By Topic

An electromagnetic microscopic positioning device for the scanning tunneling microscope

Sign In

Cookies must be enabled to login.After enabling cookies , please use refresh or reload or ctrl+f5 on the browser for the login options.

Formats Non-Member Member
$31 $31
Learn how you can qualify for the best price for this item!
Become an IEEE Member or Subscribe to
IEEE Xplore for exclusive pricing!
close button

puzzle piece

IEEE membership options for an individual and IEEE Xplore subscriptions for an organization offer the most affordable access to essential journal articles, conference papers, standards, eBooks, and eLearning courses.

Learn more about:

IEEE membership

IEEE Xplore subscriptions

3 Author(s)
Corb, B.W. ; Institut für Physik der Universität Basel, Klingelbergstrasse 82, CH‐4056 Basel, Switzerland ; Ringger, M. ; Guntherodt, H.‐J.

Your organization might have access to this article on the publisher's site. To check, click on this link:http://dx.doi.org/+10.1063/1.335568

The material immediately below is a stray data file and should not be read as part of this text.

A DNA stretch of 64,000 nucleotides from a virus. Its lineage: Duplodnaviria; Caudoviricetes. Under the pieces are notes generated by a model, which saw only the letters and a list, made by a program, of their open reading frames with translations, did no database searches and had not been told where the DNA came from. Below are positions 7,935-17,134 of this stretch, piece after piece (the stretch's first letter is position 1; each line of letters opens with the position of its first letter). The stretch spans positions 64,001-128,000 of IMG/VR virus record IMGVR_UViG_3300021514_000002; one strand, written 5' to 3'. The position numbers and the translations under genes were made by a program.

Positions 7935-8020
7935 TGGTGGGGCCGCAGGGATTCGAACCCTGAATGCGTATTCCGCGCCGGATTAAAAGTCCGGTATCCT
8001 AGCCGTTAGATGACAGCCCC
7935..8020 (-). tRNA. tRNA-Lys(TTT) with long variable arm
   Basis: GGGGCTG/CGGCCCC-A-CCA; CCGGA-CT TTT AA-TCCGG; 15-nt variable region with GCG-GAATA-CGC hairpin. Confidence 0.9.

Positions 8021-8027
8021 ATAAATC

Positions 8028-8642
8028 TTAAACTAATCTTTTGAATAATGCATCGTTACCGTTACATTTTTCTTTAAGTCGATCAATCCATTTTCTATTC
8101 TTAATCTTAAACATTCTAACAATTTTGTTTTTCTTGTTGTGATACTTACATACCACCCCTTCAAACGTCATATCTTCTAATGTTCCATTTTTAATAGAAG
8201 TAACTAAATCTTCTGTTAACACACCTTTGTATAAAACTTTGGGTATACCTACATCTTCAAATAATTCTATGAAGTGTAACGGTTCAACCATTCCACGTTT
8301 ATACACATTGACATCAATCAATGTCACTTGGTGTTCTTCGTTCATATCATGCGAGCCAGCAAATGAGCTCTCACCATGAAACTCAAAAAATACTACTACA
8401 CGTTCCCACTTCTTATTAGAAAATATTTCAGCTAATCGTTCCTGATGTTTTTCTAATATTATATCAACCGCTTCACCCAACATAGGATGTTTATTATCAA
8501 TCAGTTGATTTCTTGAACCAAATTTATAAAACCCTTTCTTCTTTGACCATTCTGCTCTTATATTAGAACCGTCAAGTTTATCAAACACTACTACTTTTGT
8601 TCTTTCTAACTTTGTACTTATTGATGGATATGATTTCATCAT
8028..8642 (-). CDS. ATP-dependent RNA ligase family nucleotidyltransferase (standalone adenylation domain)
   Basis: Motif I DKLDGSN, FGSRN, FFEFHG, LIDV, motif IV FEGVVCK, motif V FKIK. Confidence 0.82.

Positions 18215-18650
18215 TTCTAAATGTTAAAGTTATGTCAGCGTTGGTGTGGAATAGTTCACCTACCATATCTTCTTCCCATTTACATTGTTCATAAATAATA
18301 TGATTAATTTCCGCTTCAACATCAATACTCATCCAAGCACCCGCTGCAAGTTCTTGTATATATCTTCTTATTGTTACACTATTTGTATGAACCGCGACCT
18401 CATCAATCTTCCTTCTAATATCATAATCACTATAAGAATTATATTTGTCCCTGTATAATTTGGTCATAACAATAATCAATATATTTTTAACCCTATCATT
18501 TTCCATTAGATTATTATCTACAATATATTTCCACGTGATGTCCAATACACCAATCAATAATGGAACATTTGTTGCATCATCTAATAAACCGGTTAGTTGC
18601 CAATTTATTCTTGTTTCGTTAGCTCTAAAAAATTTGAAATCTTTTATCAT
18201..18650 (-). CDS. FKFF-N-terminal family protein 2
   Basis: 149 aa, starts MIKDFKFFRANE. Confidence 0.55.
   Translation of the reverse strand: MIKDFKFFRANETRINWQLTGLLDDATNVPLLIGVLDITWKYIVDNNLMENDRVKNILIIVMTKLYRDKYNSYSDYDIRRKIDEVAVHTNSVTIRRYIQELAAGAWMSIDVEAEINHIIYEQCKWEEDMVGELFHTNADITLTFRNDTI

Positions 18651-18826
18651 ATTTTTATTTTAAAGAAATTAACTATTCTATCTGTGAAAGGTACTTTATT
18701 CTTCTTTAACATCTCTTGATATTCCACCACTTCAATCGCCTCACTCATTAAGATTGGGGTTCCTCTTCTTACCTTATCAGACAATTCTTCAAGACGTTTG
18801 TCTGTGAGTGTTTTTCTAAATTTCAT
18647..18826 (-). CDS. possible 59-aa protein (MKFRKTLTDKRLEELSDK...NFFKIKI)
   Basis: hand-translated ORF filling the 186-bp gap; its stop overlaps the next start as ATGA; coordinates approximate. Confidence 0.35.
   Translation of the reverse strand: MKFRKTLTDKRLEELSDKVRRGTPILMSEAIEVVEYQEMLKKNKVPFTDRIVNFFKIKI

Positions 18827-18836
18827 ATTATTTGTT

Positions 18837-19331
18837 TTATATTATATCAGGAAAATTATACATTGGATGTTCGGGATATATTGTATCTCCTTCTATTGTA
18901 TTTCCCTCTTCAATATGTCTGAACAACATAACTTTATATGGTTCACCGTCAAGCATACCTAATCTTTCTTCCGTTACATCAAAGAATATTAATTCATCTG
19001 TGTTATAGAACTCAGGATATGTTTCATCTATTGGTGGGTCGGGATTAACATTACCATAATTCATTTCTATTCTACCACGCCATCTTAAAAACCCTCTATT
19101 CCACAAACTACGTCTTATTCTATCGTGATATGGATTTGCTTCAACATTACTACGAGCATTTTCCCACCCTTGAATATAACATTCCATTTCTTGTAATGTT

We have developed a device that is capable of moving with steps as small as 70 Å in any direction over a flat surface. The device that we call the Maggot consists of two permanent magnets attached to the corners of a triangular plate that stands on a flat base with three fixed ball‐bearing feet. The Maggot is propelled across the base by the magnetic fields from two coils that are powered by computer‐controlled current pulses. Steering of the Maggot is made by vector addition of the pulses by the computer. A complete electromagnetic force theory is given in order to find the best magnet and solenoid geometries for maximum performance. The Maggot is UHV compatible, operates from 500 to 4.2 °K, and is most suitable for operation on a vibration‐isolated base. Movement data is measured with both optical and scanning tunneling microscopy.

Published in:

Journal of Applied Physics  (Volume:58 ,  Issue: 11 )